Museum opens this weekend

Art museum work created 10,000 square feet of space

After two years and $7.5 million worth of renovations, Ball State's Museum of Art will open its doors with a grand reopening ceremony Sunday.

Located in the Fine Arts Building, the art museum was originally built in 1934. The museum was one of the few buildings on campus which had yet to be renovated, director Alain Joyaux said.

"It was everything you would expect of a building nearly 75 years old," Joyaux said of the need for the costly repair.

In addition to new air conditioning and ventilation systems, the renovations created an additional 10,000 square feet of space in the museum.

Joyaux said the extra space on the third floor will be used for offices, special exhibits and a new gallery.

"The newly renovated building will blend the old and new together in such a fashion that when you walk through the museum, you won't be able to tell the difference from the renovated to the older (sections)," Joyaux said. "The interior is more contemporary, and all the fabric and carpet has been taken off the walls. Instead of looking decrepit and beat up, it looks good."

Another change to the museum is the creation of a new entrance facing Riverside Avenue.

"I hope that the new entrance at the back (facing north) will be intriguing and people will make their way down to the other end of campus to see the exhibits," said Nancy Huth, assistant director and curator of education for the museum.

After two years of being only partially open, Huth said the newly renovated museum will open up greater possibilities for the university to display better-known works of art.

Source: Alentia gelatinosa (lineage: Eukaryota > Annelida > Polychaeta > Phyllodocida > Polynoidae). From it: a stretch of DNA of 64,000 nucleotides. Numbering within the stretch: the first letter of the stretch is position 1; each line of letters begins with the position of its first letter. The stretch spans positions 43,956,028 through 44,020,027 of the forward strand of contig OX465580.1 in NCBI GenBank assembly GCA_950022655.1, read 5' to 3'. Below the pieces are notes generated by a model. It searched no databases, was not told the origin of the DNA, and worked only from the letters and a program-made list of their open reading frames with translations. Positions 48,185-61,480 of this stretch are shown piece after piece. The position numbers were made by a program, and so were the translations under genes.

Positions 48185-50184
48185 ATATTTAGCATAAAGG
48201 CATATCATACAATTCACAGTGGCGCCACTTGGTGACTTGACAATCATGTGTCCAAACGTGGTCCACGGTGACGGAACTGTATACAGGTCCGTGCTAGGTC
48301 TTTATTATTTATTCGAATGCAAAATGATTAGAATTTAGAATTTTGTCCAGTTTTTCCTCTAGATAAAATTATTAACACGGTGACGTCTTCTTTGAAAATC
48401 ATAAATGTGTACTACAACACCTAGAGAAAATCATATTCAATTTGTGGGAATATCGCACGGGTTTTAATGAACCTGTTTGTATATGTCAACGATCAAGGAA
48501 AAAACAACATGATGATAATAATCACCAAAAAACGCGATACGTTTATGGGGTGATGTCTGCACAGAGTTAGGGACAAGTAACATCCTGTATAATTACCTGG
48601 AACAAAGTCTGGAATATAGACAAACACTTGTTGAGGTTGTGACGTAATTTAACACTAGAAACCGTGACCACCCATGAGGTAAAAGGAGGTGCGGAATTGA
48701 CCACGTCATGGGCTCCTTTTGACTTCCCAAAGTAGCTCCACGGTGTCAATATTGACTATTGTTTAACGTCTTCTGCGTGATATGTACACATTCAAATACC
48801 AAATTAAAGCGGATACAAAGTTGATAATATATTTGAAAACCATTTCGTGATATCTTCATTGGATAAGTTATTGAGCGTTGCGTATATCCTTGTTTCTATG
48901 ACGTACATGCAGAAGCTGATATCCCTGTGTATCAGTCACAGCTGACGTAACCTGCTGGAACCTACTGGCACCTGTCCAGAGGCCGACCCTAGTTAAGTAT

"We are unique because our museum has such a good collection here," Huth said. "The (collections) were put together for the community and the students here."

The museum's grand re-opening will feature a collection of Rodin's most familiar works, including "The Gates of Hell." Joseph Rishel, curator of European painting and sculpture from the pre-1900 era at the Philadelphia Museum of Art, will be speaking Sunday at 2:30 p.m. Rishel is also the curator of the Rodin Museum.

Ron Rarick, associate professor of art, said the museum's re-opening will better accommodate students and the community. Rarick said his students utilize the museum and its exhibits every semester for class assignments such as research papers.

"I think in many ways a museum represents the university," Rarick said. "This is such an upgrade for the university."

The improvements to the museum were hindered by a fire that broke out in a newly renovated gallery in January 2001. Joyaux said the fire caused $100,000 in damages, but the cost of the loss was covered by the university's and museum's insurance policies.


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